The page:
The Corner

Adios to Food-Stamp Novelas, or Not?

Late last week, the Department of Agriculture announced it was removing a set of Spanish-language radio ads from its outreach program. Hope Park, the ten-part serialized radionovela told the story of “Diana.” Diana was initially hesitant to apply for SNAP because she didn’t “need help from anyone . . . My husband makes enough to take care of us,” her friends finally persuade her to apply and she quickly realizes the benefits of the program.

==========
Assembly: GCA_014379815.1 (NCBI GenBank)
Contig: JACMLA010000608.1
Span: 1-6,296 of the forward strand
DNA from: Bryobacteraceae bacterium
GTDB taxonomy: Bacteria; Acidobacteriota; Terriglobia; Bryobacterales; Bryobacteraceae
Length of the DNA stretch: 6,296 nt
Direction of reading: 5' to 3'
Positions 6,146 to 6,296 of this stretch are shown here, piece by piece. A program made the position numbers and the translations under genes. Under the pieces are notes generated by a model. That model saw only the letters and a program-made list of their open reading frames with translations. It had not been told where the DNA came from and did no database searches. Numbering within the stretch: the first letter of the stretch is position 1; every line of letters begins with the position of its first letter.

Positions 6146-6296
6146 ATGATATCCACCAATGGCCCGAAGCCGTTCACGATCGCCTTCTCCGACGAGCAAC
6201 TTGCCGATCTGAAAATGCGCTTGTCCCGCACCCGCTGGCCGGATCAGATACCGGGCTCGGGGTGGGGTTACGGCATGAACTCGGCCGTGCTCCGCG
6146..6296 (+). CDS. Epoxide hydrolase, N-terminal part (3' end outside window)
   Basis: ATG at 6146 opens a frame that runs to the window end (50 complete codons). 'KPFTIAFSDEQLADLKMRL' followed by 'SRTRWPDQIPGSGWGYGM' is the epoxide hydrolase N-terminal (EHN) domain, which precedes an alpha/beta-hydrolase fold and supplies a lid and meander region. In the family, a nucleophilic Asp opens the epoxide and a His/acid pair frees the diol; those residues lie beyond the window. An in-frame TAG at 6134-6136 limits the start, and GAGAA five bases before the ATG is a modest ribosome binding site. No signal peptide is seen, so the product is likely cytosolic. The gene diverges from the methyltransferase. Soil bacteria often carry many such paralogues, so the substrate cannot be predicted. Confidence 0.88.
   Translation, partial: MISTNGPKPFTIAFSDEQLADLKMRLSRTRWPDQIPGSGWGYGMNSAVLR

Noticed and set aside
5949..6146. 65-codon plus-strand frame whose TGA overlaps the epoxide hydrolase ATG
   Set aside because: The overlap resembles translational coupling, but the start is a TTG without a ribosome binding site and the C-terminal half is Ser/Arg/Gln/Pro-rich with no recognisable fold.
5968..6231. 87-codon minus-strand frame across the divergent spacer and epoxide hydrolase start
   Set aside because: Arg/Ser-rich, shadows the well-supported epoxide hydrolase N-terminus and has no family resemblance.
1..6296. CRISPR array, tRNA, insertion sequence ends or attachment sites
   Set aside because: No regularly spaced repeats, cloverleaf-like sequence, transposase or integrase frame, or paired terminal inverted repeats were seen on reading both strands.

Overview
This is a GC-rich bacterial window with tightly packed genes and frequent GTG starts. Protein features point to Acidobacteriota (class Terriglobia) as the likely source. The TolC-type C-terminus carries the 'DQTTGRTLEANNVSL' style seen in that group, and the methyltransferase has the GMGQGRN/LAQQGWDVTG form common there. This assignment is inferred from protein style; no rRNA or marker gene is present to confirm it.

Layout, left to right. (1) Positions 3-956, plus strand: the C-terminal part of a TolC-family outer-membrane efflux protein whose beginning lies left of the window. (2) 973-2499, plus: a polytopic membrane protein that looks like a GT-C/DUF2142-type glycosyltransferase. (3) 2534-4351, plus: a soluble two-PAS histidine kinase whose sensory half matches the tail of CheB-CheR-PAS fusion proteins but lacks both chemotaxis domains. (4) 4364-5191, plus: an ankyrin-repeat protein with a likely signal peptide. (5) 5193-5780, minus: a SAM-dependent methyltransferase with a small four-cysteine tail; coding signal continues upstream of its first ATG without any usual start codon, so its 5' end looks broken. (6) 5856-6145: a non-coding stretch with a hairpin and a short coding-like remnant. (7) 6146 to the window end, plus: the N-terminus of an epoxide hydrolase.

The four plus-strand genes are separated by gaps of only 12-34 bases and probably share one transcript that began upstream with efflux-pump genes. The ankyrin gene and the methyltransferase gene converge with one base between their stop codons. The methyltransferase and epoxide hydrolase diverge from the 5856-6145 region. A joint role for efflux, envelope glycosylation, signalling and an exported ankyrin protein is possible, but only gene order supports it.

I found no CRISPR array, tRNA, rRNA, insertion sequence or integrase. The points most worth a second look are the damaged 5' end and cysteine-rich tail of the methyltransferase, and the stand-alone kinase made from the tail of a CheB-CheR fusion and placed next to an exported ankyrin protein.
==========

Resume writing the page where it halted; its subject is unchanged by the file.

Part of a 2008 advertising campaign to remove the stigma around food stamps and educate possible applicants, the ads were taken down because they “were posted nearly 4 years ago and some of the content in these advertisements does not meet the standards of what I consider to be appropriate outreach,” according to Kevin Concannon, USDA undersecretary for food, nutrition and consumer Services. He said that some of the funds used for advertising SNAP “could be better invested in improving our oversight of this critically important program and that is exactly what I intend to do moving forward.” The USDA has, however, left an alluringly titled Spanish-language telenovela called “La Flor del Sin Nombre” (“The Flower of No Name”) from 2009 on its website.

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